Interpretation of Poems by Robert Browning, William Yates, and William Williams

Decent Essays
The Duke of Ferrara is a character and the speaker in the poem “My Last Duchess,” by Robert Browning. The reader witnesses a man that is controlling and whom will destroy anything that he cannot control. One realizes immediately, the extent of the Duke’s need for power in the title and in the first line when he uses the term “My” which shows ownership (Browning). The Duke cannot control the Duchess’s “spot of joy,” (Browning line 21) therefore; he commands to have her killed (Browning line 45). He still feels the need to control the Duchess, even after death. This control is revealed when he opens the curtain and declares, “(since none puts by / The curtain I have drawn for you, but I)” (Browning line 9-10). The Duke is speaking to a…show more content…
He asks the sages to help him in this conversion by asking them to “consume my heart away” (Yates line 21). This statement makes the reader believe that the speaker is surrendering to and seeking for a spiritual rebirth from a divine being. The speaker begins to imagine a time, maybe in the after-life, where he can be preserved. He decides he will preserve himself in unnatural things, such as art when he says, “Once out of nature I shall never take / [m]y bodily form from any natural thing.” The speaker eventually becomes satisfied as he pictures himself in the after-life “of hammered gold and gold enameling / To keep a drowsy emperor awake,” (Yates lines 28-29) which is immortal. The speaker goes through a sort of emotional transformation.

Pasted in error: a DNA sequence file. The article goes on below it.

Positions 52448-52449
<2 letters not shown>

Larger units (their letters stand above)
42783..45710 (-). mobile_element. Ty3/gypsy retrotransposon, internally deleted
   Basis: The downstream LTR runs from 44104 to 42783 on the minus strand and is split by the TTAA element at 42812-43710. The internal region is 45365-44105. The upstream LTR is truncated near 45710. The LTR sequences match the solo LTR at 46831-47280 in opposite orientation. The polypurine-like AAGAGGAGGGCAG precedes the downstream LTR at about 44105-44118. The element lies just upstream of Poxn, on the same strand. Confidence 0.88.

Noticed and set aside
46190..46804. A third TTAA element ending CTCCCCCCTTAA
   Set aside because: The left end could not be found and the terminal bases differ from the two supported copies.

The poem “The Red Wheelbarrow,” by William Williams, can be interpreted in several ways. The first thing that stands out is that it seems as if every line depends on the next. The way Williams separates each sentence, makes the reader realize that everyone and everything depends on someone or something else. For example, if the reader reads line 1-3 he/she would think that “so much depends / upon / a red wheel” (Williams lines 1-3). However, after reading the next line “barrow” (Williams line 4) one learns that it is a red wheelbarrow that so much depends on. The red wheel depends on the barrow to be a helpful tool; the wheel would be useless without the
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